Combat Jiu Jitsu Worlds 2019 – The Middleweights: Preview

Two years ago Eddie Bravo unleashed Combat Jiu Jitsu onto the BJJ competition scene amidst curiosity and controversy. Now on his fifth dedicated CJJ event, he has proven that this is far from a one off novelty.

On November 23, Combat Jiu Jitsu Worlds: the Middleweights will take place in Monterrey, N.L. Mexico, with a sixteen man bracket featuring Matt Secor, Kaniela Kahuanui, Felipe Fogolin, Jesse Taylor, Dan Martinez, Kyle Chambers, Justin Renick, Javier Torres, Alejandro Baez, Sloan Clymer, Tom Gallicchio, Michael Esquivel, Nick Greene, Nisar Loynab and Salvador Izar.

Four superfights feature on the card between local Mexican talents:

Nino Marroquin vs Tito Castro
Ricardo Arreola vs Ivan Perez
Abraham Canavati vs Micah Brakefield
Pearl Gonzalez vs Lilian Borja

CJJ: A Hybrid Ruleset

As the CJJ ruleset is designed to provide a sort of compromise between pure submission grappling and MMA, you would expect a good deal of MMA experience from the competitors. And although most of the athletes are not currently full time MMA fighters, more than a few of them have pro MMA records: EBI 17 CJJ finalist Matt Secor (10-5), Bellator fighter Javier Torres (11-5), TUF Winner Jesse Taylor (31-15), Felipe Fogolin (8-2), Alejandro Baez (10-9-1), Tom Gallicchio (19-10) and Salvador Izar (3-2).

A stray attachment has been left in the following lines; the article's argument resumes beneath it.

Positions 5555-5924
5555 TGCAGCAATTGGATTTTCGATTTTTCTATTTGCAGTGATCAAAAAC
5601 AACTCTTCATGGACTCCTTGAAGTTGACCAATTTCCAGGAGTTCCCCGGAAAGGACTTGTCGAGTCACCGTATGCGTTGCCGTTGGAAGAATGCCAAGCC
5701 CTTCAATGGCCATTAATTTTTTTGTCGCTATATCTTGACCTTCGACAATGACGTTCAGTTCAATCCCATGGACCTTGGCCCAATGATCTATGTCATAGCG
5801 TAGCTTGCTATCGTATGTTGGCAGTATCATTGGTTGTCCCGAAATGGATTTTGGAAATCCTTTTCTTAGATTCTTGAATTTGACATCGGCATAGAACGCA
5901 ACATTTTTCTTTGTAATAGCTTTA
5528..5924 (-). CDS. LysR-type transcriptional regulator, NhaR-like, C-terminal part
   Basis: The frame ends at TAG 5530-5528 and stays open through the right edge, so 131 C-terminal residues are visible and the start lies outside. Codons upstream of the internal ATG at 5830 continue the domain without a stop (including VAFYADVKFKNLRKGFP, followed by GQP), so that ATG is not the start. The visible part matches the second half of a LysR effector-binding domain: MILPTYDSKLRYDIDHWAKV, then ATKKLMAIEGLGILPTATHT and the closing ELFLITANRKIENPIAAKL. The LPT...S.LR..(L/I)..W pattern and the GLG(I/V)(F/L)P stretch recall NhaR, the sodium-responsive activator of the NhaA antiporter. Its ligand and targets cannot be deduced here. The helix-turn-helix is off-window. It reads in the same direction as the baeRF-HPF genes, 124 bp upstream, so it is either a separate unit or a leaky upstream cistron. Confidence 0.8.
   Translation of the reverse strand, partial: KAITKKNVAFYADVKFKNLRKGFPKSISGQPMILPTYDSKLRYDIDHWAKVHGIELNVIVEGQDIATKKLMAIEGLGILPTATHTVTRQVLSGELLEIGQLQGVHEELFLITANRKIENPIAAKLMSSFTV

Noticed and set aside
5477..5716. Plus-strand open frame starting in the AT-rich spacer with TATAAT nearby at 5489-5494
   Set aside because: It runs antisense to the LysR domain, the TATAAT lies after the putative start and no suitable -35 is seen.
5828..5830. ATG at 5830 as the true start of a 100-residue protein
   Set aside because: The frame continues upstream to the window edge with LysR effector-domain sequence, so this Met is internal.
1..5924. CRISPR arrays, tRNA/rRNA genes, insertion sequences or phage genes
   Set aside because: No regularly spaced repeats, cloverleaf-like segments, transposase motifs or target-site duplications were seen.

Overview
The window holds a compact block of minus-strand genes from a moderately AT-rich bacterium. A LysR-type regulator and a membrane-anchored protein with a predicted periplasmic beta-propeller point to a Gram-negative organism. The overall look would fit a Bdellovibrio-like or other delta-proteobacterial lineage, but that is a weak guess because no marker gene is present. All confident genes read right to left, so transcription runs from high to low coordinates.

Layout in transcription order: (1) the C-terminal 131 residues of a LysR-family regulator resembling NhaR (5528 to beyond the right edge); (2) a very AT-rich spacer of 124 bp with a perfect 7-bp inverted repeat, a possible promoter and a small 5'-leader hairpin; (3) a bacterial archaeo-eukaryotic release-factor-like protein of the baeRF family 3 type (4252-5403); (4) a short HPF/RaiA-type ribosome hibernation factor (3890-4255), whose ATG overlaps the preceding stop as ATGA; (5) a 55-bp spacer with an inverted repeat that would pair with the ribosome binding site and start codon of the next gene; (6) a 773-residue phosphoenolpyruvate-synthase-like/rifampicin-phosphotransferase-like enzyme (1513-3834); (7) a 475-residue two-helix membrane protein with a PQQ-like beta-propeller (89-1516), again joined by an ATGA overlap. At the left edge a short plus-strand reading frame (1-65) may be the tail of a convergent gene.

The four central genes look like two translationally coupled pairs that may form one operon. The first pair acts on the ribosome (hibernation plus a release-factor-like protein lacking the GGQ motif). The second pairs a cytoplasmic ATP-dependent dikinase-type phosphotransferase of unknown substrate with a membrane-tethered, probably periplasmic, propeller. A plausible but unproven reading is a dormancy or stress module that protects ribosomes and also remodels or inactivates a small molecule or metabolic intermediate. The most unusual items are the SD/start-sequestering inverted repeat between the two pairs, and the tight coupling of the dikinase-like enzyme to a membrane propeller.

This is no MMA tournament however. Many high level sport BJJ gyms are represented, such as Atos HQ by Nisar Loynab, Caio Terra Academy by Kaniela Kahuanui, Ralph Gracie Academy by Nick Greene. Unsurprising in a ruleset from the mind of Eddie Bravo, Tenth Planet Freaks feature heavily.

Even the MMA fighters on the card have either transitioned into a grappling career, or have a grappling-heavy style. Secor and Felipe Fogolin both run BJJ gyms and Jesse Taylor has joined Tenth Planet Freaks. Even as an active pro fighter, Javier Torres trains Jiu Jitsu in and out of the gi up to twice a day.

Competitors are coming in with a Jiu Jitsu mindset. The feeling from most of the athletes is that they will be in their element, despite the strikes. Even the CJJ veterans maintain that their games were not radically affected by the ruleset, although it does change the pace and the feel of the matches.

Different Styles of Jiu Jitsu

A number of fighters come from a wrestling background initially like Secor and Taylor. This should see a good amount of takedown attempts and top pressure. With team Atos’s overall recent success in ADCC, Nisar Loynab is confident that he is more than familiar with that sort of game. He claims that in order to be a complete Jiu Jitsu competitor, you need to be comfortable in all rulesets. This is just another competition for him.

On the other hand, there is no shortage of lanky middleweights who like playing guard and attacking legs. Kyle “The kneebar wizard” Chamber was the winner of the in-house Tenth Planet qualifier and Michael Esquivel blew through the Mexico qualifier.

You will see fast paced, aggressive, but technical jiu jitsu from all of the participants. However, we might see a skill gap between those who have focused on MMA and those with more experience in sport Jiu Jitsu. Particularly the leglock game could prove the magic bullet for some of the less top heavy players. Expect Kyle Chambers or Nisar Loynab to come in with a serious advantage in the leglock department, possibly spelling victory for one of them.

The rest of this month is packed full of grappling action, For tickets to the upcoming Polaris 12 on 30th November in Newport, South Wales, click here.